Advertisement
YOU ARE HERE: LAT HomeCollectionsSan Antonio Museum Of Art
IN THE NEWS

San Antonio Museum Of Art

FEATURED ARTICLES
ENTERTAINMENT
July 11, 1988 | JUDITH MICHAELSON and DAVID CROOK, Arts and entertainment reports from The Times, national and international news services and the nation's press
Dallas beat out San Antonio in a Texas-sized duel for the right to hold an exhibition featuring artifacts of the Egytpian pharaoh Ramses II. Cairo's archeological circles dubbed it the second "Gunfight at the O.K. Corral." Each city was armed with what it considered a valid letter-of-intent signed by Egyptian officials promising the popular exhibit of the pharoah who ruled Egypt 3,200 years ago.
ARTICLES BY DATE
Advertisement
TRAVEL
September 28, 1997
San Antonio next month will unveil a monumental outdoor mural by Latino artist Jesse Trevin~o, a public emblem of the Texas city's growing importance as a center of Latino arts and culture. Next year, in the fall, the San Antonio Museum of Art expects to open an $11-million, 30,000-square-foot-wing to showcase what is one of the most comprehensive Latin American folk art collections in the U.S. Next month, Oct. 17 through Jan.
ENTERTAINMENT
October 31, 1998 | CARY CARDWELL, SPECIAL TO THE TIMES
For 70 years, the portrait of a bricklayer by one of Mexico's premier artists, Diego Rivera, gathered dust, hanging undisturbed and unrecognized behind a bedroom door in the home of a prominent local family.
CALIFORNIA | LOCAL
January 16, 1998 | MYRNA OLIVER, TIMES STAFF WRITER
Esperanza Martinez, Latina artist who overcame sex discrimination to place her vibrant, sweeping, Diego Rivera-inspired paintings in museums and collections around the world, has died. She was 64. Martinez, who moved from Mexico to Southern California in 1963, died Wednesday in Hacienda Heights of breast cancer. When she was 3, her grandfather gave her a pencil and paper and told her to draw.
MAGAZINE
October 31, 1993 | EMILY YOUNG
When it comes to modern Latin American art, there are the celebrated paintings by artists such as Diego Rivera and Frida Kahlo, and then there is the contemporary art that embraces ordinary items decorated not for gallery walls but for day-to-day living.
ENTERTAINMENT
March 7, 2005 | Suzanne Muchnic, Times Staff Writer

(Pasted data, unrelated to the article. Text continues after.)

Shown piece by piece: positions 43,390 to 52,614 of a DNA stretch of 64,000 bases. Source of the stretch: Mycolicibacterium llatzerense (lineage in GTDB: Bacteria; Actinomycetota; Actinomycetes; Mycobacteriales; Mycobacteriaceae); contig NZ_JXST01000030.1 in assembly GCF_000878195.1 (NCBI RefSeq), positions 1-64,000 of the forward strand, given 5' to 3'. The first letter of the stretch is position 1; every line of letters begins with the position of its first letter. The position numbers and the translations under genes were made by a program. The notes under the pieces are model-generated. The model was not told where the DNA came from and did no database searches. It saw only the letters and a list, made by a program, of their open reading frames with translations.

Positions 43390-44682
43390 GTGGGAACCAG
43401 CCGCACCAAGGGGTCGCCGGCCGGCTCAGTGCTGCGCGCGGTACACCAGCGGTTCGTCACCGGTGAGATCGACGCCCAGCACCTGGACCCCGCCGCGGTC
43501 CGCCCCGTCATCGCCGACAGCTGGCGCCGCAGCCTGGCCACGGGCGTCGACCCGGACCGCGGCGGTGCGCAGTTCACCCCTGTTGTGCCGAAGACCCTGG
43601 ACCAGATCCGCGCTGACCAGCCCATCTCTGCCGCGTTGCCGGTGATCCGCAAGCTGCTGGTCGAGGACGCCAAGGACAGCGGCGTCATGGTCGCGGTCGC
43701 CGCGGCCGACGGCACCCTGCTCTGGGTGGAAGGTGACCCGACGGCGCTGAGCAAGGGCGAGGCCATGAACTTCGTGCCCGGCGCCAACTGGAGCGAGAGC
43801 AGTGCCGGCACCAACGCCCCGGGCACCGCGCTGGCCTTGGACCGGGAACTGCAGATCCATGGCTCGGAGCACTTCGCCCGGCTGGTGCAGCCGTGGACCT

The Autry National Center -- formed two years ago by a merger of the Museum of the American West (formerly the Autry Museum of Western Heritage) and the Southwest Museum of the American Indian -- has selected Overland Partners Architects to develop a master plan and design a greatly expanded facility for its 10-acre campus in Griffith Park.
ENTERTAINMENT
September 13, 1989 | GERARD GARZA, San Diego County Arts Editor
If your exposure to Mexican folk art has been an occasional visit to tourist-oriented shops across the border, the Mathes Cultural Center in Escondido offers an opportunity to broaden your horizons. Friday, the center opens an exhibit with the unwieldy, albeit descriptive, title of "Folk Art: Four Extraordinary Private Collections and Devotional Objects From the San Antonio Museum of Art."
ENTERTAINMENT
April 6, 1986 | JOSINE IANCO-STARRELS
The first major historical survey of American black art to be organized in a decade arrives at the California Afro-American Museum Thursday and continues through June 2. "Hidden Heritage: Afro-American Art, 1800-1950" was organized by guest curator David C. Driskell for the Bellevue Art Museum and the Art Museum Assn. of America under the sponsorship of Phillip Morris Inc. The show contains 84 paintings, drawings and sculptures by 42 artists.
ENTERTAINMENT
August 26, 1989 | MARK I. PINSKY, Times Staff Writer
Kevin E. Consey, director of the Newport Harbor Art Museum in Newport Beach, has been named to head the Museum of Contemporary Art in Chicago, it was announced Friday. Consey will assume the new post Nov. 15. The Newport museum is in the midst of a $50-million capital campaign to establish an endowment and to build a new facility. Consey's replacement will be the museum's fourth director in a decade. A search committee has been named and will begin work immediately, according to Thomas H.
ENTERTAINMENT
June 26, 2005 | Suzanne Muchnic
"I want Chicano art to go through the front doors of museums with banners waving and trumpets blaring," actor Cheech Marin said the other day in an ardent discourse on the art he loves and collects. "Chicano art should be recognized as a school of American art. It's one of the main threads of the cultural fabric of this country."
Los Angeles Times Articles
|